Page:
Let’s just take the example of men and women in meetings. Now, we all know meetings are most likely to have some stress components. Knowing the differences in ways that we respond to stimuli can make the time together to problem solve better or bitter.
Here is the better: when stress is activated we all secrete the hormone cortisol. That’s all of us, male and female. And we all want to get stress and anxiety down, down, down. Women then secrete more oxytocin to bring that barometer to a stable place. Oxytocin causes women to “tend and befriend”. We like to connect and care. So, in a meeting we look for alliances, we glance around the room to see who is “with us”. We smile, we shoot looks of comfort and compliance, and we want everybody to be happy, on the same page.
Now our male counterparts also want the anxiety diminished. So, their internal mechanism secretes more testosterone. Then their brain talk says “assert yourself, mark your territory, be in charge”. Men like to dare and will stay in a war stance to get what it is they want at the moment. They are strong and focused on one thing, the goal and getting that ball across the goal.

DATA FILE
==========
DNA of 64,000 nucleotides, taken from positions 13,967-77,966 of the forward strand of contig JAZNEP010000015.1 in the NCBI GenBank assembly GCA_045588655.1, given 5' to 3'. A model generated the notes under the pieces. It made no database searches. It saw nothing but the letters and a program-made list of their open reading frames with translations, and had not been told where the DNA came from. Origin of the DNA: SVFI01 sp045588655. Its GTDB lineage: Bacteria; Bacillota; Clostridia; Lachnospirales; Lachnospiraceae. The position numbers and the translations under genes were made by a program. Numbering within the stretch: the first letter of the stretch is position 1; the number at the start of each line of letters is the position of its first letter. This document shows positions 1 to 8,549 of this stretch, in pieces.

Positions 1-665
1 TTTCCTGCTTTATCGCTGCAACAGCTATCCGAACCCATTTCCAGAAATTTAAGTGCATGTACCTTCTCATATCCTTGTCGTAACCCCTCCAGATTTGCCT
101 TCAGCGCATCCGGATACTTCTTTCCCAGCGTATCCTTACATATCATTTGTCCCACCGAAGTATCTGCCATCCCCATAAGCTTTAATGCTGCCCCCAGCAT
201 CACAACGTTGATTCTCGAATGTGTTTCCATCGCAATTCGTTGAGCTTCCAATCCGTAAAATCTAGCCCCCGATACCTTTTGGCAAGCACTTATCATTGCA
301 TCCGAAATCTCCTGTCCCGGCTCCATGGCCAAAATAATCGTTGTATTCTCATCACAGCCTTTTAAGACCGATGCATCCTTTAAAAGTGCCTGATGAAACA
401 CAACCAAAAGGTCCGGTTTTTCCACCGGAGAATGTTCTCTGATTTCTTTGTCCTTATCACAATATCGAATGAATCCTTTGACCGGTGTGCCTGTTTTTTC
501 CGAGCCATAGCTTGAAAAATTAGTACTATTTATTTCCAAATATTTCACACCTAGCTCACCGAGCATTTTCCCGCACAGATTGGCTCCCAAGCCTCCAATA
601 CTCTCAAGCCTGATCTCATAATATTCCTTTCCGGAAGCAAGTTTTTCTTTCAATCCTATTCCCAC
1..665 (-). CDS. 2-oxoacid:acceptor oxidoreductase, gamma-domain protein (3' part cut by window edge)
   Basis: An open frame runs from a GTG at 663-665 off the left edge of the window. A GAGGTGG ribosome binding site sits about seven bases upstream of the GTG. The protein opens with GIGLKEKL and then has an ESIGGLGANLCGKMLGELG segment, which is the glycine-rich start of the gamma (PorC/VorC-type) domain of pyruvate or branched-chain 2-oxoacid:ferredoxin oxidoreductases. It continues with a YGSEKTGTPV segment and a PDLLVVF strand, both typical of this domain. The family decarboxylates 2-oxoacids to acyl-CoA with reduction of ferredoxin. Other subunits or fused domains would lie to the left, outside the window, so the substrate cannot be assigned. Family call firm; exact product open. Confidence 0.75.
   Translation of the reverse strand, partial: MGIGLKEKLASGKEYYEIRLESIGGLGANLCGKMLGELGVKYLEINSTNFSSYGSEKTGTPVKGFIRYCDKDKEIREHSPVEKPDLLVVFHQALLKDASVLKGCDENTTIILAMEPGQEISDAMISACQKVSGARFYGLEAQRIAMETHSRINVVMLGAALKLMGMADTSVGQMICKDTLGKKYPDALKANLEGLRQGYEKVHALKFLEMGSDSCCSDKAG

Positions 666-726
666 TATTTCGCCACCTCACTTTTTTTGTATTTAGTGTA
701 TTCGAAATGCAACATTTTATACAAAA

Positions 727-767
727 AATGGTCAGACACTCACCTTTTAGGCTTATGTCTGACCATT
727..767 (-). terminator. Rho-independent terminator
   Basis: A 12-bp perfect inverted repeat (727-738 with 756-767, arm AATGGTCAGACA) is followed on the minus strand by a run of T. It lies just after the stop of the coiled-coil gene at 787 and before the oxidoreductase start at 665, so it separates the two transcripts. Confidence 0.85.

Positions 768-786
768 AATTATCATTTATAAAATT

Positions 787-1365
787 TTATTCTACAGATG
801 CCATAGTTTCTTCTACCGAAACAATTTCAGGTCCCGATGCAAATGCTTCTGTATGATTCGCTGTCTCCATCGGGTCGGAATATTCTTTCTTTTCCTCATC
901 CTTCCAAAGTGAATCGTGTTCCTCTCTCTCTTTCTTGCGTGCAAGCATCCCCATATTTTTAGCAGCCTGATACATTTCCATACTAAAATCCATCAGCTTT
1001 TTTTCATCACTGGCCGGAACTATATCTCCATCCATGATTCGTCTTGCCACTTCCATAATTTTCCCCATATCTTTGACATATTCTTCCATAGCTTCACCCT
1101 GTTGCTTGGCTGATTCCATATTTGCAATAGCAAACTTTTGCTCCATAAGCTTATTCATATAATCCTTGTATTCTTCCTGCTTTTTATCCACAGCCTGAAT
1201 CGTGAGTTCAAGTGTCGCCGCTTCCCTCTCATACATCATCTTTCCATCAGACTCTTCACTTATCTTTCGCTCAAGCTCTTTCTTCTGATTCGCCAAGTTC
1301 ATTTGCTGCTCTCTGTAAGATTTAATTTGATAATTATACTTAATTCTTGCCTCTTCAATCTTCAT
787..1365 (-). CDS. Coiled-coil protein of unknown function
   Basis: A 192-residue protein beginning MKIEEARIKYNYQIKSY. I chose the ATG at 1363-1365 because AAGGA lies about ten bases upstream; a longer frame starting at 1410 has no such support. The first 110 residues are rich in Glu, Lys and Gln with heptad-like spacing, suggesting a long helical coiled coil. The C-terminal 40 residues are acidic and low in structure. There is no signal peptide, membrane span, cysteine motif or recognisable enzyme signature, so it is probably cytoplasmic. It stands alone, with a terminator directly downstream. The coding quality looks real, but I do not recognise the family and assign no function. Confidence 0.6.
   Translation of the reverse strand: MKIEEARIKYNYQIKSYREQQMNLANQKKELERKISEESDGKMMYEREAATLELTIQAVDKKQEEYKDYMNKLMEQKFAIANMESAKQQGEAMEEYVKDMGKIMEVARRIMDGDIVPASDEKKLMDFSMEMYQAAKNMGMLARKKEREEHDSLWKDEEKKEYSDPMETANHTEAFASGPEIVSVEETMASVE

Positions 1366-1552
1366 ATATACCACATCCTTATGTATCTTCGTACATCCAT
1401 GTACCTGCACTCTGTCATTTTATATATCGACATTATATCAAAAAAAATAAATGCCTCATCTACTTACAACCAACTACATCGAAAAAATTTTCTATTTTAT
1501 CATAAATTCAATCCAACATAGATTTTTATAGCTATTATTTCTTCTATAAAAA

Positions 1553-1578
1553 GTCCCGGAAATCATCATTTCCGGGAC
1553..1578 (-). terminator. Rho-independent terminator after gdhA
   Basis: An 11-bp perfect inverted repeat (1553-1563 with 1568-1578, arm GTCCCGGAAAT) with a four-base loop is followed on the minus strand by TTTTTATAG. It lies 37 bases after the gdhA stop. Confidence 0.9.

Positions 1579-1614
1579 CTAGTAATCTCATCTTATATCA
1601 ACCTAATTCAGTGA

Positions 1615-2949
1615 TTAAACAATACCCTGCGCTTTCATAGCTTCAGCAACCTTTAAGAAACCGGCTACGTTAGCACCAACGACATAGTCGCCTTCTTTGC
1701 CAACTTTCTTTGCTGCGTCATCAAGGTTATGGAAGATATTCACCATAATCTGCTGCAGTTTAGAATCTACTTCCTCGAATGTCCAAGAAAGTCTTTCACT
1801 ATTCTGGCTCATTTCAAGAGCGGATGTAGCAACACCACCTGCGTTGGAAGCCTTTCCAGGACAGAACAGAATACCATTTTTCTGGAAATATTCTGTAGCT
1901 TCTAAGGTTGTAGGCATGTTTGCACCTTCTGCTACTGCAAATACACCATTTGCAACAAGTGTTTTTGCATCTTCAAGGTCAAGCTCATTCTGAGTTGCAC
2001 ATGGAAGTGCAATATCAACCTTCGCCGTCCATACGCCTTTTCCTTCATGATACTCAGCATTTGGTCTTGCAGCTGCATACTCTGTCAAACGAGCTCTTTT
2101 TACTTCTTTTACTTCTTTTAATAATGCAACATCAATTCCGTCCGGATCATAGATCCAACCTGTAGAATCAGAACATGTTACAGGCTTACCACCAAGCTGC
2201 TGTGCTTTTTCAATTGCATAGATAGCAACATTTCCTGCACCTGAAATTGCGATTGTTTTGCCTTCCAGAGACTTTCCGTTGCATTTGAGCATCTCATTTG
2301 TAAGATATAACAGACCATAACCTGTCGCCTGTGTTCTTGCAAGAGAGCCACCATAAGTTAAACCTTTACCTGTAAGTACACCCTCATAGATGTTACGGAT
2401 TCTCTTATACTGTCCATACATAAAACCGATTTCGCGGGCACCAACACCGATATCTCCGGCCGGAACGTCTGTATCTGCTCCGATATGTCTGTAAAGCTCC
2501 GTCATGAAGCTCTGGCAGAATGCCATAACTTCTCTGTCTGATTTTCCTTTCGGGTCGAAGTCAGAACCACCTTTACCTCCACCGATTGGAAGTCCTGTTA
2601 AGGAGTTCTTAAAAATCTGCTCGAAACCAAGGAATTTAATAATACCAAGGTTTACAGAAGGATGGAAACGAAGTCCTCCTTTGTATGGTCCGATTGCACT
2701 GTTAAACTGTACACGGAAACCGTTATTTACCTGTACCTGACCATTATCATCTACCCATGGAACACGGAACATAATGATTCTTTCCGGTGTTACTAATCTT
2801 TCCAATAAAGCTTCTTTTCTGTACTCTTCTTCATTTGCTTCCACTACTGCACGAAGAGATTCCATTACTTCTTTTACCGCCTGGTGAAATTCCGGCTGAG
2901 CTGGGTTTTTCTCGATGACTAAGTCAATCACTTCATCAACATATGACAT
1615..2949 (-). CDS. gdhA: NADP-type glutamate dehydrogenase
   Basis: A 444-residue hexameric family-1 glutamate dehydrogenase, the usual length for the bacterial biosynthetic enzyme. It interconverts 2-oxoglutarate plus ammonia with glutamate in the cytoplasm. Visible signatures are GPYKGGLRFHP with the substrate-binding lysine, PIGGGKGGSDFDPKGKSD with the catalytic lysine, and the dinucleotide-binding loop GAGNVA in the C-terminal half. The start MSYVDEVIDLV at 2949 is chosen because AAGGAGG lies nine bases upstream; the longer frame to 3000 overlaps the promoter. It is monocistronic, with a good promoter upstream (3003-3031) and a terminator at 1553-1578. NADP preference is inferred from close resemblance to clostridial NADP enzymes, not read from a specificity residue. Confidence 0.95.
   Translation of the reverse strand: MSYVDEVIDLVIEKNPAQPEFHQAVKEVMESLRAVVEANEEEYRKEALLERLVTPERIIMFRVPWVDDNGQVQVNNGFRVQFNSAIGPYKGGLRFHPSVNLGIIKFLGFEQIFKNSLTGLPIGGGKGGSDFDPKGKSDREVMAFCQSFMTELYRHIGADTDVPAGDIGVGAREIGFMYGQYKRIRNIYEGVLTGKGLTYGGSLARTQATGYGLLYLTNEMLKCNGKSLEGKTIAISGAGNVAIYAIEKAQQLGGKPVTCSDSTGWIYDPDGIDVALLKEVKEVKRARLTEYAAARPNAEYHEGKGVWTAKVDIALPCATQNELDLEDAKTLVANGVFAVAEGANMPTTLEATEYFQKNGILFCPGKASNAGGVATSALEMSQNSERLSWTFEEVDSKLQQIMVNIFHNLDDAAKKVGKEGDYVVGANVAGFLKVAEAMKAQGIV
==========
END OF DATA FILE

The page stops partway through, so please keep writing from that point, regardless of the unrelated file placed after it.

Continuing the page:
Knowing this important information can make all the difference in how we handle ourselves in meetings. Often we need to find the balance between the “tend and befriend” manner and the “take no prisoners” mode.
In our GUTSY WOMEN WEEKEND program (the next one is November 11-13 at The Country Place Retreat Center in Pa) we offer women leaders the tips and tools to lead and participate in great meetings, making sure they are balanced and productive. We look at the cultural patterns that have been handed down from generation to generation, where many of us have taken the role of pleaser, martyr, or rescuer.
This is OUR TIME. It is time for us to both CARE and DARE as we take new and important places in our complex world.